Whether it’s new or second-hand, the motivational influences of the French buyer are more complex than before
Tax bill reduction. That is the prime motivating factor for French people investing in rental property. According to a study by specialist property lenders Crédit Foncier published last week, 77% of those quizzed investing in new property do it first and foremost for the tax relief it provides.
It has to be noted that a raft of fiscal programmes have been brought in by the Socialist governments to stimulate investment in property, thus creating lots of opportunities for investors.
“Investing in new builds also means having the assurance of a certain ease of mind: the building conforms to all the norms and no works will be required for several years,” adds Christine Vassal-Largy, director of propety advice bureau Thésaurus.
Although economics are at the heart of purchasing decisions, the location of the property is sometimes neglected. 51% of new-build investors seem to have a preference for regions that are far away from where they live – markets about which they know nothing, risking, according to Christine Vassal-Largy, “investing in zones where there isn’t a strong rental demand.”
In the second-hand market, the idea of buying a property to pay less tax forms only a small proportion of those surveyed – 24%. And yet, these people do end up with fiscal advantages, with two thirds of the buyers owning property near to where they live.
These buyers are also looking to build a nest-egg by investing in second-hand property (55% as against 45% for new-build investors), according to the study.
“The building of a portfolio of wealth is, as far as I can see, the main preoccupation of investors of both new and second-hand property. It’s the only way of building up one’s net worth without saving – using only credit facilities. As for second-hand, don’t forget the economic dimension: prices are 20% less on average than new property.”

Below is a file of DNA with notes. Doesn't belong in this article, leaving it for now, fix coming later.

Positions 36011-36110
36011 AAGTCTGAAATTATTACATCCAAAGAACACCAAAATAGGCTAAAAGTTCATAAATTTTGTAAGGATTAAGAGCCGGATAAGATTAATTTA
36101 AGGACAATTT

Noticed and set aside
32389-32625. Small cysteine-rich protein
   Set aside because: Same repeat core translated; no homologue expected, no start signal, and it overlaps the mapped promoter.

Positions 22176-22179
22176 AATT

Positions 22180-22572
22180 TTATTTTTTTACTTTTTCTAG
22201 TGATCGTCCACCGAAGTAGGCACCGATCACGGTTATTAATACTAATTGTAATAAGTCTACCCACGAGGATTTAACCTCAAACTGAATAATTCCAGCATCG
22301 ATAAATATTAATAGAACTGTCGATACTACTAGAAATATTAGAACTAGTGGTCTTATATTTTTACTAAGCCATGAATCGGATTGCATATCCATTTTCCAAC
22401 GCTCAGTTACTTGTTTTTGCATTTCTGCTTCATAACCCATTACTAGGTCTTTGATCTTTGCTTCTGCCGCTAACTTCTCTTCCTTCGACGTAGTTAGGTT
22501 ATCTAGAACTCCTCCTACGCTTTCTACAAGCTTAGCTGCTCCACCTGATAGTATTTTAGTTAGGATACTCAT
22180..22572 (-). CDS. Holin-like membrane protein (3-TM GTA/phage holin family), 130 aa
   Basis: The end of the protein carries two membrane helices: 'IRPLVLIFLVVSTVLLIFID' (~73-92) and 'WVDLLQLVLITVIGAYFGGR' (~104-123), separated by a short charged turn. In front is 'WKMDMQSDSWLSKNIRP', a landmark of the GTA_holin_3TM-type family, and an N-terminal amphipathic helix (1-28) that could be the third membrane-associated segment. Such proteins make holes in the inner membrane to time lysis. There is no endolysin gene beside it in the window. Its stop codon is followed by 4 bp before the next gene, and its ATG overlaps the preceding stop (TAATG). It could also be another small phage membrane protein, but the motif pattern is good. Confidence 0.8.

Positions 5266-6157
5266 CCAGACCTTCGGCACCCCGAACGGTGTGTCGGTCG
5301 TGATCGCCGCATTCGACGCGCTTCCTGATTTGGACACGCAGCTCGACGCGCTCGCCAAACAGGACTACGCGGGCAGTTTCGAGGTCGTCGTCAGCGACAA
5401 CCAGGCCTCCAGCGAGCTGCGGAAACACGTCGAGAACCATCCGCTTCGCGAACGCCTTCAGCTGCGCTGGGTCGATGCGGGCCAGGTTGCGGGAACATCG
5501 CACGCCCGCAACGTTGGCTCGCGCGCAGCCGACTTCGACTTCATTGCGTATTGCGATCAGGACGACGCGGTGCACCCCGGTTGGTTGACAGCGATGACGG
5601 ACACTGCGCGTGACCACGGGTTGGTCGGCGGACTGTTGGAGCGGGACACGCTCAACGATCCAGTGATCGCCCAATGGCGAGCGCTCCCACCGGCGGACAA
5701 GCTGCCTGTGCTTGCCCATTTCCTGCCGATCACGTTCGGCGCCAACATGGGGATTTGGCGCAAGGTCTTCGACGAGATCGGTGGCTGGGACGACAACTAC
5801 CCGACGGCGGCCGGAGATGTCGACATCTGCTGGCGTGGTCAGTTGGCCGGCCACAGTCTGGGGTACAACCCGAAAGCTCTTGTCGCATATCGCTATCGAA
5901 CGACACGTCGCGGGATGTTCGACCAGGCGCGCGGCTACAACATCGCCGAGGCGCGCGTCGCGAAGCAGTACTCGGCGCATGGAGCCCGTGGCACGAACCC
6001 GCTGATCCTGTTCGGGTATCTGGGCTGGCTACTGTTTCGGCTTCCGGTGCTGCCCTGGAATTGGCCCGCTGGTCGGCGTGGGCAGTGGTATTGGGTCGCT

However, whether it’s new or second-hand property, the buying seems to be concentrated on the same zones. 75% of property are in the southern half of France according to Crédit Foncier (specifically in the regions of Aquitaine, Midi-Pyrénées, Languedoc-Roussillon, Provence-Alpes-Côte d’Azur, Rhône-Alpes) and in the Il-de-France (which represents 18% of rental investments).
Almost all investment properties (89%) are apartments of 42m2 on average and costing €167,000. one third of investment properties are above €200,000. As for the buyers, according to the survey, they earn between €2,500 and €6,000 per month – incomes that allow certain borrowers to maximise their tax situations as half of properties are financed at 100% by mortgage lenders.
Bringing a complimentary income stream comes in third place in the motivational league table of investors in new property (42% of those surveyed). The possibility of getting rental income is an attractive one, particularly for younger people, as Ulrich Maurel – founder of brokerage Immoprêt – explains: “Some people, who are worried about not having a retirement fund, decide to invest in property early with the notion of being able to benefit from rental income in their autumn years.”
It’s a preoccupation shared by those who buy second-hand property too, as the idea of having a secondary income is the second-most motivating factor in their decision to buy (54% of those surveyed). After that, comes the wish to be able to pass on something to their children (36%).